Corporate finance – Taking the plunge

The past few years have seen more and more bankers, brokers and venture capitalists moving into the corporate finance departments of accountancy firms. The reason? Corporate finance work is a growth area for accountants, not least because the regulators have allowed them into fields in which, up until five years ago, they were not permitted to operate.

A prime example is working on flotations. The due diligence role of the reporting accountant is long established. But accountancy firms are now also allowed to act as sponsors for Stock Exchange listings, and ‘nominated advisers’ for companies on the Alternative Investment Market.

The change means that the big firms, and many of the middle-tier players, now have another string to their bow.

But new roles also open up the possibility of conflicts of interest. Opinions differ as to just how many hats the accountant should wear.

Expansion in corporate finance is not just confined to the Big Five. Group A and other mid-tier firms are reporting increases in fee income via their corporate finance activities – so reasons for developing a strategic expertise in this area are plentiful.

When a client is contemplating a listing, one of the first questions is, or should be: ‘Do you really want to do it?’ Floating on a recognised exchange is an expensive business and, just as importantly, will bring about changes in a company’s culture and management style.

The move should match the objectives of the current owners and managers.

Listing is not the answer, for example, if owners want to realise the value of their company quickly and walk away from it in the next couple of years.

Listing involves not only a great deal of preparation, but ongoing responsibilities to comply with the rules of the exchange once the flotation is complete.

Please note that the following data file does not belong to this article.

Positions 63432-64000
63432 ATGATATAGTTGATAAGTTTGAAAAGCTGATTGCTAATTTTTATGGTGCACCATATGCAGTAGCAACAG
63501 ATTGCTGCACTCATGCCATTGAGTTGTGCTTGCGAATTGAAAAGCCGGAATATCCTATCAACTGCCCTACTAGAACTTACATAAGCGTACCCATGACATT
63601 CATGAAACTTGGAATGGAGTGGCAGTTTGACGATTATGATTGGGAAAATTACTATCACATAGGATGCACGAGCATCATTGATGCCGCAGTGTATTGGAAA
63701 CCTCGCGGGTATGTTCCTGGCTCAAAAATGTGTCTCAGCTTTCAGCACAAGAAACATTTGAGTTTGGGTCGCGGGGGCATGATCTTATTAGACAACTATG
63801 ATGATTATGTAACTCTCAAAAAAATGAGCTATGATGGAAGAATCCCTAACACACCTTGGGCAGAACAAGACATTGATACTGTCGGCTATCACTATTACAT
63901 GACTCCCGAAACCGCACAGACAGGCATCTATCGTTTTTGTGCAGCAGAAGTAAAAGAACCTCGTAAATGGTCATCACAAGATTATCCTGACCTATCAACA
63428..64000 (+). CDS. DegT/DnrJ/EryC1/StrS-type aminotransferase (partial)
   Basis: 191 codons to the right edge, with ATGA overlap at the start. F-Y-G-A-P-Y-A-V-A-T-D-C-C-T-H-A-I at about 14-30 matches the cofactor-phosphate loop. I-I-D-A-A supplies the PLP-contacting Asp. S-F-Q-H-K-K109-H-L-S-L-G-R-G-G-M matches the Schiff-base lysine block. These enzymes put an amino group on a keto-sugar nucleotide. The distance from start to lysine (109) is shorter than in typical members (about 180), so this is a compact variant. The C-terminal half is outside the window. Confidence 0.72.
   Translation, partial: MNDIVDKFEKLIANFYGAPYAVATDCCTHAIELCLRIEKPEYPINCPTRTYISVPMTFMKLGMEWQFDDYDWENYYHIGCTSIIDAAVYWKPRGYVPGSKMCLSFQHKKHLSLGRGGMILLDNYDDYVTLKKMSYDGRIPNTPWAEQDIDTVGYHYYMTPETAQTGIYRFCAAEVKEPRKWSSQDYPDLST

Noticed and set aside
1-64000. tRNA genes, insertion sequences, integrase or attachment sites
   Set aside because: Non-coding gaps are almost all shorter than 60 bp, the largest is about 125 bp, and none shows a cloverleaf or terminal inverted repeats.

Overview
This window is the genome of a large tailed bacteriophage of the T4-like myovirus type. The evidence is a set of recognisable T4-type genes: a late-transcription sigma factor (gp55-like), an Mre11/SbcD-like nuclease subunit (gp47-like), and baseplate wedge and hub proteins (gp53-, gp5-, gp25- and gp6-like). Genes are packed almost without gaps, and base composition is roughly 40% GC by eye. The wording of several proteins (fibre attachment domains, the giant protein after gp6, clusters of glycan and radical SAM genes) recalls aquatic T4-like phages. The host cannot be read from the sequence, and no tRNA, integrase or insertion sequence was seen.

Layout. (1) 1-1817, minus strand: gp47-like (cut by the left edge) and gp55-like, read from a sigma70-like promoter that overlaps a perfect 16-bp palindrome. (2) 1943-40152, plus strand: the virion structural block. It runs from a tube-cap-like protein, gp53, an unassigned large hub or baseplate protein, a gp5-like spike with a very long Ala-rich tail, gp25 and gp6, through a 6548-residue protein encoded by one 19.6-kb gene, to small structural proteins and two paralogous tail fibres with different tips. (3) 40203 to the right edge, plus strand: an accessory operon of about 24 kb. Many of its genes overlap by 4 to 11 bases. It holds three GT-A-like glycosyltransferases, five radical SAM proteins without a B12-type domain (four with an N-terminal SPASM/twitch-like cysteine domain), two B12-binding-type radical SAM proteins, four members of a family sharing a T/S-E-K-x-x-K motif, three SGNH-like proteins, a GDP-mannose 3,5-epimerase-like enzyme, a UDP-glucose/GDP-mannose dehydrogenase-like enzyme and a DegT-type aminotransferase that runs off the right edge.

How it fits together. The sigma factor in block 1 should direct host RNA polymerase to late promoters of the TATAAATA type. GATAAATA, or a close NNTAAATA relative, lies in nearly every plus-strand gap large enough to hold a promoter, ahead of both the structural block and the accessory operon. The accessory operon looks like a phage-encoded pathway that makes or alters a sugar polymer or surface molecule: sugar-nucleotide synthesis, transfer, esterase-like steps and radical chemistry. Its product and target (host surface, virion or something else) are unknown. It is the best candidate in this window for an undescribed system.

Steven Neal, a corporate finance partner with Kingston Smith, warns: ‘It involves a massive change to company culture just at the time when management needs to be concentrating on new products or services. An AIM listing will take up two or three months of executive time.’

Gerry Beaney, partner with Grant Thornton and head of the firm’s AIM team, argues that a company’s readiness to float depends on more than whether it meets the relevant exchange’s minimum criteria. ‘Investors will look for a demonstrable track record of trading growth, even if that is not required in the rules.’

Also, according to Beaney, the company’s product or service must be credible and have potential, and the expertise and integrity of management must be perceived to be sound.

One important question is how much the company is looking to raise. While a broker’s commission will depend on the volume of the flotation, many of the fees involved in a listing are fixed, so below a certain point the costs become prohibitive. Neal says: ‘Unless you are raising #5m or more, it is hard to be attractive to the (Stock Exchange) official list, and you should really be looking at #1m or more for an AIM listing’.

A Stock Exchange listing can help to raise the corporate profile, and it can attract those institutional investors which will not invest in shares outside the official list. To apply for a listing, a company must appoint a sponsor approved by the Stock Exchange. This could be a member firm (of the Stock Exchange), a bank, a broker or, for the last five years, a firm of accountants or solicitors.

The sponsor’s role is to advise the company as well as vet its suitability for a listing. As well as a sponsor, the company will need a nominated broker (which could be the same outfit). The third key adviser is the reporting accountant, appointed by the sponsor to provide additional assurance. The reporting accountant will file a ‘long-form’ report on the company to the sponsor, and a less detailed ‘short-form’ report which can be included in the prospectus. Fees for these advisers, plus a small army of lawyers, public relations consultants, share registrars et alia, add up to a significant cost (see below).